…Guessing now this means, at some point, I need to do a proper launch party, huh?! 😏
Is there someone in your life you who could use a reminder about how strong/creative/blessed they are? If you are a Black woman reading this, what are you speaking over yourself this morning, Queen?
Here’s a poem I wrote years ago to speak over myself when I needed an extra bit of encouragement. My only request:
If you share this at all, share it with a Black woman—first.
Dear Queen, Look in the mirror and repeat: You are beautiful. You are Black. You are woman. Divinely created to bring peace to a world of chaos; perfectly molded to solve any problem with your intelligent mind. Go forth and give rise to the day you wish to experience.
I like to call my full-time job, the “not-so-9-to-5-9-to-5.” I know it’s a bit clunky, but it’s true since I work in the out-of-school time/youth organizing realm. As the Community Resource Manager for Gary Comer Youth Center on the Southside of Chicago, I have been able to plan, organize and facilitate some dynamic events focused on the safety and wellness of our community’s youth. Yet, also serving as a parent in this field, I have a unique vantage point of gaps and growth areas.
I realized a few months ago that our city leaders, Dr. Janice Jackson CEO of Chicago Public Schools and Mayor Lori Lightfoot, had not designed adequate parent engagement before making decisions about when to send our children and teens back into neighborhood schools. So, I decided to ask my colleagues from other community organizations to to help me plan another event. “In-Person or Remote?: A Solution-Focused Conversation” was an event held this past Tuesday with parents and caregivers in mind as our target audience.
In April of 2020, the Gary Comer Youth Center hosted the first COVID & the Community discussion with several community partners, our neighbors, and a few young adults. It was a powerful conversation and generated many ideas for new and enhanced mutual aid projects, resources, and youth opportunities to help sustain often forgotten communities like Grand Crossing, South Shore and Woodlawn. In hindsight, none of us could have predicted that almost a year later we would need to have a follow-up event.
As organizers, our ultimate goal is to help our community’s youth and families stay safe, healthy, and thrive. One way we do this is by making sure parents have adequate information and support from other trusted adults. So this year, our focus was assisting parents with finding solutions to their in-person and remote learning struggles.
We know that the Chicago Board of Education held a week of community forums earlier this school year that were widely attended by concerned parents. In late fall 2020, CPS distributed a district-wide survey to gauge how many parents would send their students back to schools for in-person learning. Despite serving 330, 000 children and teens, CPS reported that only 77, 000 kindergarten through eighth grade parents selected in-person learning. Chicago Teachers’ Union leadership argues that Chicago Public Schools created an inequitable process for parents to participate in the survey and obtain information throughout this process. Months later, we can see that neither in-person or remote learning has equitably served our community’s youth. We also realized that the majority of our parents’ voices (those who do not represent CPS or CTU) have simply been absent from the conversation. So, we decided to create a safe space for parents to not only voice their concerns with both options, but to generate solutions as well.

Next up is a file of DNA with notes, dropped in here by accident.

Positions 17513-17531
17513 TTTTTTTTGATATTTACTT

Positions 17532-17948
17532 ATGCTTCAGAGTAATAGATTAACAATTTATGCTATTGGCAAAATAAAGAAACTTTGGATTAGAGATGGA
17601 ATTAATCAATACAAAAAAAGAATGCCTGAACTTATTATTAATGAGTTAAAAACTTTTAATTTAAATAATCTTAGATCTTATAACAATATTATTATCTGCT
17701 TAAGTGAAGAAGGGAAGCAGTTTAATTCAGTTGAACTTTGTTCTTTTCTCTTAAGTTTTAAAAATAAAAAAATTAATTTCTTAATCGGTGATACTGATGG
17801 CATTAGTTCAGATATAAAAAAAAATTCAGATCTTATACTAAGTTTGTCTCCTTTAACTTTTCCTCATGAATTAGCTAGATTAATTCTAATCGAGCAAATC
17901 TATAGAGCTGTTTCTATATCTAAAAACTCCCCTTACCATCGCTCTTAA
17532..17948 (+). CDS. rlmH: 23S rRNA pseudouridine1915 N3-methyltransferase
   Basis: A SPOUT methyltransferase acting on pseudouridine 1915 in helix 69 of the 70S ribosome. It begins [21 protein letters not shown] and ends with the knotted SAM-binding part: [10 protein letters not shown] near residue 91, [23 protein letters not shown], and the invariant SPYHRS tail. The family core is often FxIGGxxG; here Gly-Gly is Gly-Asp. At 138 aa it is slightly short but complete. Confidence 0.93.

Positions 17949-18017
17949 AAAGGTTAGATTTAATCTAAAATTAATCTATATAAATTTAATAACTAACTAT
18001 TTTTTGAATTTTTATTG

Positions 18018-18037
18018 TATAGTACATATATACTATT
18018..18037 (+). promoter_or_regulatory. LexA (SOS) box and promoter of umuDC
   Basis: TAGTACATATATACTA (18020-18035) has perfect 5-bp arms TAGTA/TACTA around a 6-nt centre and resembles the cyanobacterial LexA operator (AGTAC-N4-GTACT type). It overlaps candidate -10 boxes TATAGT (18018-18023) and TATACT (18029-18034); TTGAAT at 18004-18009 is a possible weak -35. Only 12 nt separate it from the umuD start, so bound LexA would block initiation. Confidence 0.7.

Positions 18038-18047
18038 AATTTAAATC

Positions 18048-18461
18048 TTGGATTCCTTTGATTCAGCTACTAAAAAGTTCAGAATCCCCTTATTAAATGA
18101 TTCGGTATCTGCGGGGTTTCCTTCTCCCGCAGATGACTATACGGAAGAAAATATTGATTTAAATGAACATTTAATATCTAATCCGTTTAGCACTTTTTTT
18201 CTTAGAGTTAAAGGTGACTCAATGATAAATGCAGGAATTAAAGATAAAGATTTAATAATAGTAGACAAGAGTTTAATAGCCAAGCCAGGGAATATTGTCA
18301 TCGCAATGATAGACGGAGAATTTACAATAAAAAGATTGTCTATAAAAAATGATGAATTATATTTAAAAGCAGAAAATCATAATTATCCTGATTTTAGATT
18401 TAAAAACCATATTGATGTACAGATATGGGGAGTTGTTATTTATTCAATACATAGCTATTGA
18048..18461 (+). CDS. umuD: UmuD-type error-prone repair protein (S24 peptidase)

As service providers and community organizers, we plan to use what’s shared in Tuesday’s solution-focused conversations to inform our out-of-school time programs so that we can better support the families that rely on us. Next week, I’ll be reporting back with the notes and data that the parents in attendance shared with us.
Do you have solutions for making either in-person or remote learning better at your children’s school? I’d love to hear your ideas in the comments and share them with my colleagues, community partners, and other parents! Overall, my greatest hope is that we are able to bridge the gap and create an atmosphere of unity for our community’s youth.
Crazy quilts are unique and innovative quilts created from scraps of material. They're crafted from odd pieces that don't always match or fit together without the work of an artist. My hope is for a world that values this unique artwork. I blog to make IPOC authors and their works more accessible, to make all the pieces fit together.